by Benjamin Britten
A Parable for Church Performance
Enigma Chamber Opera
Music Director, Conductor: Edward Elwyn Jones
Artistic Director, Stage Director: Kirsten Z. Cairns
Lighting Design: Paul Marr; Projection Design: Peter A Torpey; Costume Design: Rebecca Shannon Butler.
Ashlee Rose Scott
Live October 21-22, 2022 7pm
The Cathedral Church of St Paul, Boston
Streaming 28 October 2022 7pm ET through 4 November 2022
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Streaming 1 November 2022 7pm ET through 8 November 2022
Purchase Streaming Access
With Omar Najmi (The Tempter/Abbot), Aaron Engebreth (The Father), David McFerrin (The Elder Son), Matthew DiBattista (The Younger Son)
There is nothing much to the story taken from The Gospel According to Luke: essentially, the younger of two brothers, tempted by demonic forces, gets bored with his hard-working and routine life at home and takes off for greater adventures. Ultimately disappointed, he returns to his family; his father accepts him warmly and with open arms, but his hard-working older brother resents how easily his younger brother has gone and returned. Their father’s generosity of spirit prevails, however, and the older brother is persuaded to welcome and embrace his formerly errant sibling.
This whole opera is about one hundred minutes long, and, apart from the temptation of the younger son, his departure, and then return, there is not too much drama. But, given the musical setting by Britten which is full of atmosphere and nuance, the substance of the tale gets told with moving lyricism.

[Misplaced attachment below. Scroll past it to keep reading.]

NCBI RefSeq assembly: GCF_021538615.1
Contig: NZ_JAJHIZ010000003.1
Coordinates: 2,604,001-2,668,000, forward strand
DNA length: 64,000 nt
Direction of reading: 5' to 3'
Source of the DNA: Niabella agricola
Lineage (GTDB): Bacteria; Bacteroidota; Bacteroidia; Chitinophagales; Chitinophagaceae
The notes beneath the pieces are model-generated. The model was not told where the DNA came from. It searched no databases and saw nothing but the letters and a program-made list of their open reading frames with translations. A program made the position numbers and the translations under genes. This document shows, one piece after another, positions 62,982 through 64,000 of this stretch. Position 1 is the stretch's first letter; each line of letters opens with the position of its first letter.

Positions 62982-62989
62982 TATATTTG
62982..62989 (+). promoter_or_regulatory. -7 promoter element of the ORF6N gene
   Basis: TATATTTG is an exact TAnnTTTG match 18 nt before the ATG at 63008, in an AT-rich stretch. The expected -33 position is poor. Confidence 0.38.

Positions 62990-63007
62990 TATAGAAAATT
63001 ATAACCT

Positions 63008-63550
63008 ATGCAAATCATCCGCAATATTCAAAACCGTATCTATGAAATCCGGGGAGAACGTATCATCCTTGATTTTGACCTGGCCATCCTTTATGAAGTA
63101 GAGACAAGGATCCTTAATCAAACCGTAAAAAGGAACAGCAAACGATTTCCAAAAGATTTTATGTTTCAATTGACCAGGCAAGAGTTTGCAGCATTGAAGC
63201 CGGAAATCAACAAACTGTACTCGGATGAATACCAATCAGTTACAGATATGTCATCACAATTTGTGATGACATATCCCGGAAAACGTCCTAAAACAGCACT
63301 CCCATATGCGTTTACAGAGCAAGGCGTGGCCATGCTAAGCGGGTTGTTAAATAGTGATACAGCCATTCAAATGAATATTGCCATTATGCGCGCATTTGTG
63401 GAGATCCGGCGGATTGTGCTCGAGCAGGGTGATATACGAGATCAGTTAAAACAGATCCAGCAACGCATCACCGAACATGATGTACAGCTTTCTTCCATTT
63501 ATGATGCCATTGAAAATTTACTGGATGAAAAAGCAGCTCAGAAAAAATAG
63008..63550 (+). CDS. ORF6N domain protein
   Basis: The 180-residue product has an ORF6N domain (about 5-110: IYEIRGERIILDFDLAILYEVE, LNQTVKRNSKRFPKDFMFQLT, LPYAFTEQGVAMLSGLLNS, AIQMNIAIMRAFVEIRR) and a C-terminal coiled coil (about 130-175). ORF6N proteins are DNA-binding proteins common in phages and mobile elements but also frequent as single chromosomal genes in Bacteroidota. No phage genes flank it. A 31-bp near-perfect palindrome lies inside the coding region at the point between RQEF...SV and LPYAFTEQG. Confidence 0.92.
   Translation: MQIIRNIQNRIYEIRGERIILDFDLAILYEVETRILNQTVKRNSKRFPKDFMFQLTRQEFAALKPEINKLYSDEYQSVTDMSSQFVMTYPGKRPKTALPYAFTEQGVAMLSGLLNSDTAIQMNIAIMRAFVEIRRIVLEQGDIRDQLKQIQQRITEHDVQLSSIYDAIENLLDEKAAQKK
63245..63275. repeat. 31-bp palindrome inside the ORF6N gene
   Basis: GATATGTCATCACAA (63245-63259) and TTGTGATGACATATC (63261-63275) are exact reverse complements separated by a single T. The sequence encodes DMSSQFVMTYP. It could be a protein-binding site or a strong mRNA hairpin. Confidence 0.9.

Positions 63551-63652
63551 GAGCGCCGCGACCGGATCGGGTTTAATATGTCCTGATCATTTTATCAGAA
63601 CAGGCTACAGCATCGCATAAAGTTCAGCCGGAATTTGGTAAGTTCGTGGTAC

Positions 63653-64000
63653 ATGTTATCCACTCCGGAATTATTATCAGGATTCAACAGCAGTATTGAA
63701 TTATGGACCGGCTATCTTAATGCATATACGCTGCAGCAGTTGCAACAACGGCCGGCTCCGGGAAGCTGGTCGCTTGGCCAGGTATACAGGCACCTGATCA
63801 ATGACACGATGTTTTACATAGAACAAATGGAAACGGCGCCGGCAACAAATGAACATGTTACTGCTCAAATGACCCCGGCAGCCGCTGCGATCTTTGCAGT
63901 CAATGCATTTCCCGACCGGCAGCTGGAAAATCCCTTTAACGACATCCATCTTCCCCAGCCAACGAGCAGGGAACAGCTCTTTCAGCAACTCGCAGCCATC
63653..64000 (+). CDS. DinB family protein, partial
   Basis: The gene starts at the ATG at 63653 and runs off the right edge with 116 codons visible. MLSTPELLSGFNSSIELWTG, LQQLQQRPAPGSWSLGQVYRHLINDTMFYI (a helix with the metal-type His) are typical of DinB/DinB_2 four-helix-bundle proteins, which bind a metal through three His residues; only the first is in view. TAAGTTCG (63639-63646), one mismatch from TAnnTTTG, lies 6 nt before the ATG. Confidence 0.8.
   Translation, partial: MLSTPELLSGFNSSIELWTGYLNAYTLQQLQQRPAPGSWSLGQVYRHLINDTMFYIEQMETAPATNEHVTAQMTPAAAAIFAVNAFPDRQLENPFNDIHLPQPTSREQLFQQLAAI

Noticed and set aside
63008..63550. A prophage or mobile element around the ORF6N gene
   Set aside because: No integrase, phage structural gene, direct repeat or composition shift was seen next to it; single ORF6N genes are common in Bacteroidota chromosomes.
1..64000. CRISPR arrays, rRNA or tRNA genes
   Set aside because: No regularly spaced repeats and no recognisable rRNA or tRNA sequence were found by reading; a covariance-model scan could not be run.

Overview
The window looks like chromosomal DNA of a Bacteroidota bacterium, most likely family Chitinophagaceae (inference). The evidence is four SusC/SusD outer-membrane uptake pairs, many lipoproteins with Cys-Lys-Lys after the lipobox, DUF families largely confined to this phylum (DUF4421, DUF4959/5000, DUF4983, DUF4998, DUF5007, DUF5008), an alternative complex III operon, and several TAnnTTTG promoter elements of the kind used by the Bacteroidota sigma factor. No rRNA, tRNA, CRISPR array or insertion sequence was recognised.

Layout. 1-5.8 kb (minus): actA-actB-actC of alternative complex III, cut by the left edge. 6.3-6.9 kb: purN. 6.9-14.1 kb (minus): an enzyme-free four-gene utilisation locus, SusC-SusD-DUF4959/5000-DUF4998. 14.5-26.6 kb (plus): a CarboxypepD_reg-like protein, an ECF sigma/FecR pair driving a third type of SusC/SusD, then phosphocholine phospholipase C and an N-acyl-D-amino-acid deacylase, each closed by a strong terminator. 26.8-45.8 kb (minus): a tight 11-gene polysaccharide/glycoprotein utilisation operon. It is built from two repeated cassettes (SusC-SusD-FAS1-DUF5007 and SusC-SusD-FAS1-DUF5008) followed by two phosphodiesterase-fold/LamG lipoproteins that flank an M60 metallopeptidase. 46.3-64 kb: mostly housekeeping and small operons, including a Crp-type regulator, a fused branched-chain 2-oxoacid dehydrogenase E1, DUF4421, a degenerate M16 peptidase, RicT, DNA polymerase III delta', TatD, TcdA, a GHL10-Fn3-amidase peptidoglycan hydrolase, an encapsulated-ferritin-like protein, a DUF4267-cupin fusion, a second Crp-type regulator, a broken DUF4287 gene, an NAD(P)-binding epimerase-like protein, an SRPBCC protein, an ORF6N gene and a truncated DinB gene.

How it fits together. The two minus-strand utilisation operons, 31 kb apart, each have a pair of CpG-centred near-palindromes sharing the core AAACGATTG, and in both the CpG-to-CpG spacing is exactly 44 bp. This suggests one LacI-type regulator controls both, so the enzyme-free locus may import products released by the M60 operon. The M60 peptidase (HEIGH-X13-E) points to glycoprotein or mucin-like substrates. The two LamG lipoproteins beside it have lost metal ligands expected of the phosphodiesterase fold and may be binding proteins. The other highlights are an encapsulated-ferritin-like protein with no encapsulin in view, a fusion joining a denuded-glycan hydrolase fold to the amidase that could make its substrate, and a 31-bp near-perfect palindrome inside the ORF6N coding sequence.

Interestingly orchestrated for flute, trumpet, horn, viola, double bass, harp and percussion, one gets a constant sense of punctuated blips and runs that form the tapestry of this work. Perhaps that is the best image for this musical setting which, like a lot of Britten’s work, is wonderfully rich in atmosphere. Here, it is almost all atmosphere, but the sheer expertise of the players and the warmth and sonority of the vocal players makes this performance a pure delight – or as much of a delight as one is supposed to feel with a liturgical moral tale. Musically, certainly, it is delightful, and the tale, though not what one would call delightful is instructive, heart-warming and inspiring.
This wonderful little British opera company came to Boston last year with a superb performance of Britten’s earlier church parable, based on a Japanese Noh drama, Curlew River (1964). Much of the same cast is present for the current production, and, in both cases, the results are outstanding. The voices are rich, resonant and lithely expressive; the orchestra is precise and eloquent. And clearly both stage and music direction have been carried off with aplomb.
Though the live performances were short-lived – only two in The Cathedral Church of St Paul on Tremon Street in Boston – the streaming version will be available for several days hence. As well, Enigma has made available for a week a streaming version of last year’s production of Curlew River. Both are must-sees for Britten and opera lovers – they are first rate.
An additional treat is to hear Artistic Director Kirsten Z. Cairns’ longish but eloquent introduction. It is thoughtful and moving and well worth the time to sit through it as an adjunct to this excellent performance. During it she promises to bring a third (but second in compositional order) of Britten’s church parables The Burning Fiery Furnace, based on The Book of Daniel, to Boston next year. Can’t wait.
– BADMan (aka Charles Munitz)